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AML-TF: improving supervision and detection

Day 1 Afternoon

Wednesday 03 April

Room :

Grand Ballroom - Roundtable


Adam Farkas
Executive Director, EBA
Public Authorities
Jesper Berg
Director General, Danish FSA
Līga Kļaviņa
Deputy State Secretary on Financial Policy, Ministry of Finance, Republic of Latvia
Liviu Voinea
Deputy Governor, National Bank of Romania
Industry Representatives
Duncan DeVille
Global Head of Financial Crimes Compliance, Western Union
William Morgan
Financial Crime Policy, Group Public Affairs, HSBC Holdings plc

Objectives of the session

To close certain loopholes in existing money laundering rules and to make it easier for the authorities to detect and stop suspicious financial flows, EU legislators had approved measures to combat terrorist financing, by preventing money laundering and tightening cash flow checks.

Furthermore, a 5th Anti Money Laundering Directive was adopted on 19 April 2018. It laid down notably that national prudential competent authorities and the SSM should conclude an agreement on the practical modalities for exchange of information. That agreement was agreed upon in January 2019.

The Directive also defined certain conditions for improving the exchange of information between banking supervisors and AML authorities, in particular addressing issues regarding professional secrecy obligations; in this respect it makes an important distinction between information exchange between (i) authorities in the same Member State and (ii) across Member States including the SSM.

The aim of the Commission is to reinforce the AML supervisory framework, by anchoring AML in prudential supervision and enhancing cooperation between AML supervisors and prudential ones. The Commission’s objective is to further:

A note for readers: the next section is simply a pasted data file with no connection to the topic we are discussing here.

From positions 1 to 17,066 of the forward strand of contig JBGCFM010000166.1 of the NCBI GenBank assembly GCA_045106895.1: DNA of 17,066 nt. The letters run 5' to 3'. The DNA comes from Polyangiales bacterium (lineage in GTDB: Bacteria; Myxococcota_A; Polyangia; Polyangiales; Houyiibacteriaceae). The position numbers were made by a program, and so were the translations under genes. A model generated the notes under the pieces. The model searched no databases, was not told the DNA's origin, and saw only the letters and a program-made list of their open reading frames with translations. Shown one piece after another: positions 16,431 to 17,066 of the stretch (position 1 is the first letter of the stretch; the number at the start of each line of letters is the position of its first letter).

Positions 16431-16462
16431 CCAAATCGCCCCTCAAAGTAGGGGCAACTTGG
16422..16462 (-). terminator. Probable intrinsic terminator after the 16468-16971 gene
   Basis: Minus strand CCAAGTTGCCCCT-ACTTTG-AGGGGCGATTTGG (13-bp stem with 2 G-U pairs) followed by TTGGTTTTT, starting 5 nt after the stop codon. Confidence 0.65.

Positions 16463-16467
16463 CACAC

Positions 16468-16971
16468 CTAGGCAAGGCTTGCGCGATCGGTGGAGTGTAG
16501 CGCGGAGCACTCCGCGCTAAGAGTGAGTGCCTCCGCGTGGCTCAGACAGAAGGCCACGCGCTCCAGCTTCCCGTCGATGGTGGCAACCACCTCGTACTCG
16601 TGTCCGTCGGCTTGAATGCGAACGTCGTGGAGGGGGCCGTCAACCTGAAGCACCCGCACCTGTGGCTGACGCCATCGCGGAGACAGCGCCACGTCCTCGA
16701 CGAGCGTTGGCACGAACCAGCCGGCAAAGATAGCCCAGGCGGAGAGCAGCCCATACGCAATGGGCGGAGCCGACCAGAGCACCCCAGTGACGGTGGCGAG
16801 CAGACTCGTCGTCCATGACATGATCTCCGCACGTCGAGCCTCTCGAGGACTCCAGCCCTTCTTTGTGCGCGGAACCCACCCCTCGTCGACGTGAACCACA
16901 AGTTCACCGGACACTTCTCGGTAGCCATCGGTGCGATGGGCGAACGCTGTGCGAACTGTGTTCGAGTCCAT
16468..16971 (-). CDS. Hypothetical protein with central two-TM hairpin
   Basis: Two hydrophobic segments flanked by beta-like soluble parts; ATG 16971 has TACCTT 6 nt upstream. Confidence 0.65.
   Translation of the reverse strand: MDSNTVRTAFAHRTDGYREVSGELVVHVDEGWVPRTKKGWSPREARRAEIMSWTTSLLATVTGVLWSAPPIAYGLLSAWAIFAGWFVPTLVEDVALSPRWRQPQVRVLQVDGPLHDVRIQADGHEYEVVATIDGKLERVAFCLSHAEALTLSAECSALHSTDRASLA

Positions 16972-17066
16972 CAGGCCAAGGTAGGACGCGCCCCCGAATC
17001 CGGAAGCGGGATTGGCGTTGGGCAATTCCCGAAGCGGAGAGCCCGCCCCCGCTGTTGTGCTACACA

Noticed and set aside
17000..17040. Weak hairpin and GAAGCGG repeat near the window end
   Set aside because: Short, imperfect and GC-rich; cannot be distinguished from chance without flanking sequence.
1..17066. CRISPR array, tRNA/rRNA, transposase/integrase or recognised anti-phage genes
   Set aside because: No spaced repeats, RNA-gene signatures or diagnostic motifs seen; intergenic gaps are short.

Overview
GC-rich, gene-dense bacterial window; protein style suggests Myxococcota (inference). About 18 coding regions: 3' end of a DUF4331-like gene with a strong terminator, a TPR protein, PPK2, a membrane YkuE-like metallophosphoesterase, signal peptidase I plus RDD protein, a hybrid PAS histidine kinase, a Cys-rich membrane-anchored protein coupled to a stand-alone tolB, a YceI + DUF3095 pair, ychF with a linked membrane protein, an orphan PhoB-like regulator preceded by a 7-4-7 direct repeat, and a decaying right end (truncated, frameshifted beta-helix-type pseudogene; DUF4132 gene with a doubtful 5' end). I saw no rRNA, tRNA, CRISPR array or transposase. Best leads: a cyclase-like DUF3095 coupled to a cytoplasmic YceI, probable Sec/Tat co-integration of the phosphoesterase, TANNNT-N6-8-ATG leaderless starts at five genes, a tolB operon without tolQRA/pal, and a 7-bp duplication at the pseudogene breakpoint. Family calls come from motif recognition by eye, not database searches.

• Develop guidelines notably in terms of effective cooperation, identification of risks, and prudential supervision of AML risks;
  • Strengthen the AML supervisory framework by entrusting the European Banking Authority (EBA) with new powers and by requiring the EBA to act in certain domains.

Eventually, the EU Commission will conduct a more fundamental review of the AML supervisory framework at a later stage.

In this context, the Joint Committee of the three European Supervisory Authorities launched in November 2018 a public consultation on draft guidelines regarding the cooperation and information exchange between competent authorities. Such Guidelines propose in particular the creation of AML/CFT colleges of supervisors for AML supervision.

In parallel, the EBA has identified a number of areas where additional changes to the Capital Requirements Directive would be instrumental in addressing deficiencies in Union law: (i) better incorporation of AML into supervisory actions and (ii) better cooperation of AML authorities and prudential supervisors, (iii) institutional changes.

Therefore, the objectives of the Session are to take stock of all that has already been initiated, but also to identify what are the additional key initiatives from EU financial institutions that should contribute to significant progress in AML-TF in a context of recent serious breaches of AML rules.

Points of discussion

What are the main lessons learnt from the recent Money Laundering cases unveiled in the EU, notably regarding the respective responsibilities of host and home supervisors, the SSM, whether they are in the banking union or not…? Are information flows among the different authorities involved in the supervision of financial entities adequate? Are existing laundering risk assessment tools and indicators sufficient?

What are the main regulatory and supervisory evolutions envisaged by both the anti-money laundering action plan issued in November 2018 by the Council, and its December decision to reinforce EU supervisory arrangements? What are the expected roles of the ESAs and in particular of the EBA which should become the EU AML supervisory authority?

What are the remaining issues notably those regarding the consistency of sanctions, and the implementation of the AML framework in EU member states? Are the role and the powers of the ABE sufficient?

Is the current political impetus up to the challenge notably in the context of the US aggressive de facto extraterritorial jurisdiction and the forthcoming EU elections?